The captivated group of young art connoisseurs studies the massive Jackson Pollock painting intently. Though seemingly a random splattering of earth tones, they examine the artist’s technique to discover that intentional layers and lines form distinct patterns in the abstract creation. The group of savvy pre-schoolers continues on their tour — they compare the Pollock to a bold, geometric comic-strip canvas by Roy Lichtenstein. For many of these children, this outing to the Queens location of the Museum of Modern Art’s (MoMA) “Tours for Fours” program is their first trip to an art museum. The Rathuses of Great Neck, are hoping to introduce their twin girls to the wonder of contemporary art. “I’d like them to obtain a positive exposure to an art museum so that we can have a place to enjoy together as a family,” says Jill Rathus. Every Saturday, MoMA hosts a series of family programs aimed at allowing children and adults to share quality time together in a museum setting without a feeling of intimidation. “Adults are sometimes nervous when talking about modern or contemporary art. We hope to make families comfortable in a museum setting and invite everyone to have a conversation about art,” says Elizabeth Margulies, MoMA’s family programs coordinator. The programs examine a small number of art works, rather than offering a tour of the entire museum. “We’ve found that looking deeply into a few select pieces creates a more memorable experience,” Margulies says. “There’s nothing magical about what we do. We use an inquiry-based technique, with open-ended questions that promote discussion at a child’s own level.” The 45-minute “Tours for Fours” session begins with a rundown of the rules. While the no-touching rule is strictly enforced, the children are surprised that talking is not only allowed, but encouraged. Each child is handed a card with a different line: There are squiggles, dots and zigzags. Their mission is to find lines that match their cards within a given work of art. The themes are changed weekly; past subjects have included colors, images and even poetry. These clever devices serve as a launching point for discussion, allowing the child to focus on the painting in an attempt to stimulate critical and analytical thinking. "Tours for Fours" is held Saturdays, 10-10:45am, for children ages 4 and their adult companions. Admission is $5 per family, $3 for members; preregistration is required. “A child is willing to look deeply into the painting because they can recognize one element,” says Lynn Seeney, a museum educator. “It helps them deal with the abstraction of modern art.” While “Tours for Fours” is designed specifically for 4-year-olds, other programs use similar strategies for older children. “A Closer Look for Kids” is an hour-long drop-in educational tour for children ages 5-10. December’s theme is “Act It Out!", in which children will reflect on the physical poses and emotional makeup of the art works. "A Closer Look for Kids" is held Saturdays, 10-11am, for children ages 5-10 and their adult companions. Admission is $5 per family, $3 for members; no preregistration is required.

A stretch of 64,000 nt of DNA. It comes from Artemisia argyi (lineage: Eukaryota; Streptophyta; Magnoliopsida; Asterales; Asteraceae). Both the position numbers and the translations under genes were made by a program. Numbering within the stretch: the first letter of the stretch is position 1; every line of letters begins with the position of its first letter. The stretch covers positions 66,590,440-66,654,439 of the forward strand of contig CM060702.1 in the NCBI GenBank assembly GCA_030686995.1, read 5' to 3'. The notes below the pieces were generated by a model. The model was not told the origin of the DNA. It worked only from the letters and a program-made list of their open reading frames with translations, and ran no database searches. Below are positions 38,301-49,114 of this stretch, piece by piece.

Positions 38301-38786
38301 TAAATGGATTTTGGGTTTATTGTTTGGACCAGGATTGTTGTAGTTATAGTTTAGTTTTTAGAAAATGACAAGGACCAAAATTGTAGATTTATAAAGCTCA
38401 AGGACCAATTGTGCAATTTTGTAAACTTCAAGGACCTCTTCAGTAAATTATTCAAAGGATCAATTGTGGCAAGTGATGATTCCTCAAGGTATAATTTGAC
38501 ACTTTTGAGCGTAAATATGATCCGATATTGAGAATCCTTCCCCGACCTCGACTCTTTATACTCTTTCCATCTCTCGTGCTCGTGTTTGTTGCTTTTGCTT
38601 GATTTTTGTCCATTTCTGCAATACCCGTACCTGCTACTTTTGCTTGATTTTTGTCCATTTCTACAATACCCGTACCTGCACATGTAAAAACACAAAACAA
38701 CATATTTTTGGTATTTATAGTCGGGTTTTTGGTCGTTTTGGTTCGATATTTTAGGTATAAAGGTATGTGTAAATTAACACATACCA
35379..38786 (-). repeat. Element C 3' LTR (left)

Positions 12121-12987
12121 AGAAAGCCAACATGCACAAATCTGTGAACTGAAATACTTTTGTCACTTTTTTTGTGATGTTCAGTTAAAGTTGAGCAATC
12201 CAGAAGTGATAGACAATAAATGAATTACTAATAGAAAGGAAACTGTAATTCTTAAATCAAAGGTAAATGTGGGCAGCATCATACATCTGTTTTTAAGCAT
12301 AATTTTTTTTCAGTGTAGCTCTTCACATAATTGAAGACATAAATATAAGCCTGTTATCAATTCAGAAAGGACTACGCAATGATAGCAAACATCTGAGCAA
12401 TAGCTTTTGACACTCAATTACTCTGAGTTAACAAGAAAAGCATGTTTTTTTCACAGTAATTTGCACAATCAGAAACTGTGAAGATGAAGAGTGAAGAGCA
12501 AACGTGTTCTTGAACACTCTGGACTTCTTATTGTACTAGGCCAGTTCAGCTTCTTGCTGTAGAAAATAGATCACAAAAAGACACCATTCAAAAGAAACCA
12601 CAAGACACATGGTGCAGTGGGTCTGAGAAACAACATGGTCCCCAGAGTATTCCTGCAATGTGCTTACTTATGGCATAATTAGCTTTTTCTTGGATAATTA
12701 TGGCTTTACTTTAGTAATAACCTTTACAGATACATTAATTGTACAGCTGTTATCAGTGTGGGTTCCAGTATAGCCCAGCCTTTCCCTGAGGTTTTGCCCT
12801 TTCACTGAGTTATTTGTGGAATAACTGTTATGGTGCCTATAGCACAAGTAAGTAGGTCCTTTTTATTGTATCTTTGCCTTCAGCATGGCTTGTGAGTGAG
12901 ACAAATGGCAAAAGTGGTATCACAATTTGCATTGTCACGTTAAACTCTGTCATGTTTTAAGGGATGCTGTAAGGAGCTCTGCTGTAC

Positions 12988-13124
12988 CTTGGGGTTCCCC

“Art Mix” is a similar program designed for children ages 11-14 and their adult companions. The program is held Saturdays, 10-11am. Admission: $5 per family, $3 for members. Preregistration is required. This month marks the preview of a full-day program, “A Contemporary Sunday”, created for art lovers of all ages. While the morning will highlight family programs including films, contemporary card making and tours, the afternoon will focus on adult programs. Upcoming events include an insightful range of gallery talks reflecting the themes presented by two special exhibitions: "Kiki Smith: Prints, Books and Things", a striking look into provocative contemporary art, on exhibit from December 5, 2003 to March 8, 2004; and "Here is Elsewhere", the latest installment of MoMA’s Artist’s Choice series, curated by Mona Hatoum, on display through February 2, 2004. Hatoum, the renowned conceptual artist, has selected key works in various media to be explored and discussed.
MoMA also hosts “Conversations with Contemporary Artists: The Family Addition”. Preregistration is required for this unique program which enables children and adults to meet with eminent artists to discuss their work. A slide show is followed by a group discussion on materials, art-making techniques and artistic inspiration. A special reception follows each session. Admission is $20 per family and $15 for members; the discussions take place at the Arts Consortium Auditorium, 1 East 53rd Street. Another family event scheduled at the Arts Consortium is the “Family Films” series. Classic live-action and animated films are concluded with stimulating, educational discussions. Suggestions for follow-up activities in the Museum’s galleries are explored. Admission is free and seating is limited, so preregistration is a good idea. For a complete listing of upcoming artists and dates, log on to www.moma.org. If you can’t make it to the gallery, let the gallery come to you with MoMA’s Art Safari Online, an educational website that teaches families how to look at and talk about art. Activities encourage children to write stories about the work they’ve viewed and create their own projects. Go to www.moma.org/artsafari. “The more exposure you have to art at an early age and the more you view various artwork at different levels, the more you’ll learn,” says Seeney, as she encourages patrons of all ages to take advantage of MoMA’s wide range of rich educational programs.
Info: Where: The Museum of Modern Art, 33rd Street at Queens Boulevard, LIC When: 10-5pm, Thursday-Monday; 10am-7:45pm, Friday; closed Tuesday and Wednesday How much: $12 adults; $8.50 full-time students with ID and seniors; children under 12 are free if accompanied by adult. Friday, 4-7:45pm, pay-what-you-wish For more info: (212) 708-9400; www.moma.org.